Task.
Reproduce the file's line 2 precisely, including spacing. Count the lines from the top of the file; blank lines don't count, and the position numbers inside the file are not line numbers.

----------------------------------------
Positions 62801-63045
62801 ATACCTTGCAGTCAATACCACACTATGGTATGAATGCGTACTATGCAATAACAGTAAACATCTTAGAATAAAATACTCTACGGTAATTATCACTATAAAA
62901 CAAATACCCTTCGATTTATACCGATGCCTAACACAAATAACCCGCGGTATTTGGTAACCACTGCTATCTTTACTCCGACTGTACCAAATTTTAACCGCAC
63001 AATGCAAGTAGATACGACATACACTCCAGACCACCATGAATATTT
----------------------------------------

62801 ATACCTTGCAGTCAATACCACACTATGGTATGAATGCGTACTATGCAATAACAGTAAACATCTTAGAATAAAATACTCTACGGTAATTATCACTATAAAA